Blog 106 – “winning” tax reform


TAX REFORM – WHERE WINNING IS FOR LOSERS

(Re: “The biggest winner in the tax code rewrite…” New York Times, December 6, 2017, p. 1 and A34)

Winning is for losers, in the case of tax reform, if principles or rationally defensible policy is the measure. Winning on tax reform is what you boast about when you’ve failed abysmally to produce anything of merit, and all you can claim is that you’ve defeated any alternative in a fight for something – whatever it is. You already have the support of the wealthy, who support you because your proposals are to their very material benefit; but you want to get the votes of a wider constituency.

With the outrageous process of drafting a bill that could at least be called “tax reform,” the Republicans have come up with a monster whose only virtue is that it cobbles together legislation that would garner one more vote over the bare minimum needed to pass something – anything whatsoever, anything, whatever its content, that could let the Party claim “victory,” and proclaim that they are “winners,” when in fact they have lost any claim to have accomplished anything worth doing.

Having failed to do anything that meets the meaning of the words “tax reform” in ordinary English, rather than admit failure, the Republicans are left with the hollow title of “winners” when in fact they have surrendered any objective that deserves use of the words. if you look at the content, not the form, of what they have actually accomplished, and judge by the standard of service to the common good, the Republicans are the real losers in the battle for true tax reform.

“Winning,” in fact, is a mischievous word. As Donald Trump or the Republicans or often some meila use it, it in fact means conquering, and “losers” are meant to surrender. But it can also mean being successful in a competition to solve a problem to achieve a noteworthy result, as in most sports competitions, where some do better than others, but one’s success does not negate what others have scored. Fair competition can leave the losers intact, to continue to strive; unfair competition, winner take all,  is aimed at eliminating “losers” entirely from the competition.

Blog #104 – – An Incomplete but Useful Inconvenient Sequel


Blog #104 – An Incomplete but Useful Inconvenient Sequel

Al Gore’s continuation of his An Inconvenient Truth is an important contribution to the effort to combat global warming and pay attention to what is and what is not being done to the natural environment by largely unregulated economic development. It is a bit too long, a bit too much Al Gore, but on the whole a striking antidote to climate change denial.

But it has unfortunate weaknesses.

It stresses the human contribution to climate change, but leaves it simply at showing there is such a contribution, and lamenting it. Yet this is perhaps the strongest argument that the deniers raise: admitting there is climate change, but arguing that the human contribution is a minor factor in producing it. Yet at the end there is the admission that, even in the best realistically possible set of public policies, there will be climate change, it can be slowed down but not stopped. That cries out for some facts and figures on the proportional contribution possible from better public and private policies, and leaves open what can be done about the residue that is apparently admitted to be inevitable, regardless of human counter-measures. Even if exactitude is not within reach, at least some orders of magnitude, some reasonable estimates with their biases, would be very helpful.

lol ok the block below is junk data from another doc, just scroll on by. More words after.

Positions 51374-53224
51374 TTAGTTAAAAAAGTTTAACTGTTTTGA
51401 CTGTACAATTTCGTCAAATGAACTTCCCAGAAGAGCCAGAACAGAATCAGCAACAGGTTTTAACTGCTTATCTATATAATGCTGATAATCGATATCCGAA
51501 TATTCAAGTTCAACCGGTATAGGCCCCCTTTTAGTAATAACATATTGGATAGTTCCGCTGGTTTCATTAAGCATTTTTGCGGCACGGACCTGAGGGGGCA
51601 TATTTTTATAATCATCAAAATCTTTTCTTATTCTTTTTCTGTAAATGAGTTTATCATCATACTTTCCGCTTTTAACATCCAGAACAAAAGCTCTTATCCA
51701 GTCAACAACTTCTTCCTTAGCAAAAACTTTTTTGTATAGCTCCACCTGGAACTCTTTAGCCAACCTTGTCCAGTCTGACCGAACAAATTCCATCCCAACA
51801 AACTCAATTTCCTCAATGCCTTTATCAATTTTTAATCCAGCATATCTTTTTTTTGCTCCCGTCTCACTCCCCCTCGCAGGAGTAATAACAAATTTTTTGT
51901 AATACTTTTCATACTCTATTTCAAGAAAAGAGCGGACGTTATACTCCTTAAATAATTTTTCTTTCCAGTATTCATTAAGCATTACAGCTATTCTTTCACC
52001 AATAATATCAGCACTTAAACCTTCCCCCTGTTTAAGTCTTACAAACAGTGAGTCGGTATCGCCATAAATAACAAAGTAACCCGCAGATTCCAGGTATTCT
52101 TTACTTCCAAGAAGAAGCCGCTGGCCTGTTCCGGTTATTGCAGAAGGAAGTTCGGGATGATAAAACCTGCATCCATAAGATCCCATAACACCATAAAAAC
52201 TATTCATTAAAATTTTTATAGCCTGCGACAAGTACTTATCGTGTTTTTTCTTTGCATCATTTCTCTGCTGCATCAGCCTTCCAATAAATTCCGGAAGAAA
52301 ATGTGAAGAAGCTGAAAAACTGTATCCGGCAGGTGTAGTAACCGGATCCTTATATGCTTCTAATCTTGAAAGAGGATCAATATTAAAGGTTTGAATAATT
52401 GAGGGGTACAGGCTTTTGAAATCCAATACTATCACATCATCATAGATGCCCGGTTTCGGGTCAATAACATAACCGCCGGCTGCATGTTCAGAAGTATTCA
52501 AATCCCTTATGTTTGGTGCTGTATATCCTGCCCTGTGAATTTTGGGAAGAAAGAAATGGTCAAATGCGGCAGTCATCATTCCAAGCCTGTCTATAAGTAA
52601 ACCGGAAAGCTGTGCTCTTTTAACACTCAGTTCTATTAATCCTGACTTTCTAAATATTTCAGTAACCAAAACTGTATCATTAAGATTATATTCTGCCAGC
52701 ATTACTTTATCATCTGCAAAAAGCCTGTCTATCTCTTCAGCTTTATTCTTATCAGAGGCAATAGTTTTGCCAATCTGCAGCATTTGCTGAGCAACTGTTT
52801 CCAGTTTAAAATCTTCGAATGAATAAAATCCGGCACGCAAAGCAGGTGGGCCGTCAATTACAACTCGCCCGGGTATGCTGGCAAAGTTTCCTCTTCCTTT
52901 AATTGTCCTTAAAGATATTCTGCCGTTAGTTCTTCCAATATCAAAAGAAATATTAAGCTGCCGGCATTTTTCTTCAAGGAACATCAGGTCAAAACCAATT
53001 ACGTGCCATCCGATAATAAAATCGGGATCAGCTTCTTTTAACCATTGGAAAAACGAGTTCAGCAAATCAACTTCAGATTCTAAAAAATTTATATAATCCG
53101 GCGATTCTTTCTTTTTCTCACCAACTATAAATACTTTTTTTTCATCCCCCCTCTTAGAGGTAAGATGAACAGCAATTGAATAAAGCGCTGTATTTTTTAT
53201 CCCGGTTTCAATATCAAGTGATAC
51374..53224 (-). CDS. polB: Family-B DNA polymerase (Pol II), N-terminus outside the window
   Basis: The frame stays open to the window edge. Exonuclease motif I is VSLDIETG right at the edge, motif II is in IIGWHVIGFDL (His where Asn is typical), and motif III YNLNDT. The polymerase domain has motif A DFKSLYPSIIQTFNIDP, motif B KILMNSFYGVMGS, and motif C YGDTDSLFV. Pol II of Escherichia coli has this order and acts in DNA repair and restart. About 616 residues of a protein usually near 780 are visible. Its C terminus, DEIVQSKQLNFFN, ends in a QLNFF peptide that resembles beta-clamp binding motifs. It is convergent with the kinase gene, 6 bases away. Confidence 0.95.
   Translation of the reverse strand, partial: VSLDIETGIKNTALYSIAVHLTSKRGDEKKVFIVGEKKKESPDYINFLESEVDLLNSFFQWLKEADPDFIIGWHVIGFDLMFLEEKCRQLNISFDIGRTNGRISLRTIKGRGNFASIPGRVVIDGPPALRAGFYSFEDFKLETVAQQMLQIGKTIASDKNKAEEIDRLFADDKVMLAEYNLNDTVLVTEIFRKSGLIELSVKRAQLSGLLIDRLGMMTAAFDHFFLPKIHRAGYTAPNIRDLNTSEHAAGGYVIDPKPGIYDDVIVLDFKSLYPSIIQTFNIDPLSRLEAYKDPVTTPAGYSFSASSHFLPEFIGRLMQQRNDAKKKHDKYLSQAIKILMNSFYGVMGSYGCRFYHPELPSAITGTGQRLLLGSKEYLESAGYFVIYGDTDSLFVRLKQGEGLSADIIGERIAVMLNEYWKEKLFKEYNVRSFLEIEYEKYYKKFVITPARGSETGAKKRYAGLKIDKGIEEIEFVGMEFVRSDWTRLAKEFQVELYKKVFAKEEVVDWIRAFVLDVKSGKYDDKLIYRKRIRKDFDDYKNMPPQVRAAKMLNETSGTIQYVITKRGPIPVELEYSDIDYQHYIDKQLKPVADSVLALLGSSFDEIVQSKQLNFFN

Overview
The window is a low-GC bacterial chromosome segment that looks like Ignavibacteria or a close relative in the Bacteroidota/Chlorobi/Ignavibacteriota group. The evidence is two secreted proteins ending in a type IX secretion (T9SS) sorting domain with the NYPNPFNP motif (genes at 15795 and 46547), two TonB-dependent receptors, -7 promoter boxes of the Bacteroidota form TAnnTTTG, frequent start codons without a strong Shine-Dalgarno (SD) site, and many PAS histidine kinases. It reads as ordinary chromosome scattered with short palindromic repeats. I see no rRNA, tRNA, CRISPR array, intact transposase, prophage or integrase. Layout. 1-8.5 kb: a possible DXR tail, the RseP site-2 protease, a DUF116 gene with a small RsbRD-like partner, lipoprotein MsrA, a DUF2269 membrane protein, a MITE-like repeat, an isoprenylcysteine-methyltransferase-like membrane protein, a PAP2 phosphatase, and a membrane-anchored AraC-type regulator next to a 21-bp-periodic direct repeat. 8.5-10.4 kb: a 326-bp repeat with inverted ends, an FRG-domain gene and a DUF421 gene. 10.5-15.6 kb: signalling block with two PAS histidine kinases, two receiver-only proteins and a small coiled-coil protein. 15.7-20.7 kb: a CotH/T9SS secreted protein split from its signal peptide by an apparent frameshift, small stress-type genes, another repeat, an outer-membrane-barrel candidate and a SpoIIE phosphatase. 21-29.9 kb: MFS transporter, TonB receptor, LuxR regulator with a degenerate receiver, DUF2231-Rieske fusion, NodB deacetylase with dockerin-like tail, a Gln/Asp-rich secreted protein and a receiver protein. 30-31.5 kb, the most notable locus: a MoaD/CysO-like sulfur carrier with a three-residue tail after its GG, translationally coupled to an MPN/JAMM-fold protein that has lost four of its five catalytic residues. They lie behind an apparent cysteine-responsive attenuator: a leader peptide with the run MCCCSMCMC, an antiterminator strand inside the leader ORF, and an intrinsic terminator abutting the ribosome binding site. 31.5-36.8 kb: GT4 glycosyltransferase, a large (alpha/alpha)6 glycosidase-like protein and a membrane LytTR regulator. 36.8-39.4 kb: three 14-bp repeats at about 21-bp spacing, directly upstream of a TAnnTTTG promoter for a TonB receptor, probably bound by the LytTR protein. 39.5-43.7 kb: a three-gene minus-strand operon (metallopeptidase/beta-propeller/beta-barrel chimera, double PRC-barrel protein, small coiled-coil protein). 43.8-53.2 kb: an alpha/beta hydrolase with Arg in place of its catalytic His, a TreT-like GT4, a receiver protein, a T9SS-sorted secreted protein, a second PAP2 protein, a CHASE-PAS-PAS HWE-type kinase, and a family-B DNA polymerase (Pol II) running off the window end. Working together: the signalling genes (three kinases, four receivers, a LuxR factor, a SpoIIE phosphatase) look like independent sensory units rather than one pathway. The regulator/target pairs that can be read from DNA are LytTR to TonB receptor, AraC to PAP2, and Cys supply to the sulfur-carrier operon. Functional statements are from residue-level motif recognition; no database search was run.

Even more important, it is woefully inadequate on the political and economic forces that affect public action on that human input. The implicit if hidden analysis is that what is needed is greater understanding of cause and effect, more public education, evidence more convincingly presented of the evils of present policies, and then state actions, appropriate public policies, will follow as the day follows the night. It is, in this way strangely non-political, no doubt to avoid being accused of being “politically motivated.”

But there is a difference between partisan party politics and fundamental recognition of the political/public policy determinants of public decisions. Trump is barely mentioned at the very end, and then simply by showing his name and citing briefly his skepticism. There is little discussion of who benefits and who suffers from the reluctance to confront climate change: only passing reference to oil company profit and power, to the role of lobbying in making the relevant decisions, to the Koch brothers or Citizens United or official scare-mongering about government take-over of private personal choices. It’s not that Gore is ignorant of or unconcerned about all this; it’s that the overwhelming weight of his argument is on understanding, convincing, educating.

The implication is there, if not intended, but insidious: reason will prevail when it is clearly presented. And the clear presentation of reason is surely an important contribution to putting its results into effect. And even the mas protest that Gore properly sees as necessary for change need to be informed by reason in what they do, what they demand, what the protest, what they see as required for change. But, when all I said and done, there are major forces, both economic and political, that are threatened by climate control measures and that profit from activities resulting in climate -changing consequences, that oppose change for very concrete, profit-connected and power-connected reasons. They need to be called out more sharply.

Gore recognizes this, but touches on it only gingerly. We need to confront the realities of power in public decision-making, and the importance of ideologies in undergirding inequalities. If we have to wait till Al Gore convinces Donald Trump “to come to his senses,” we face a bleak future.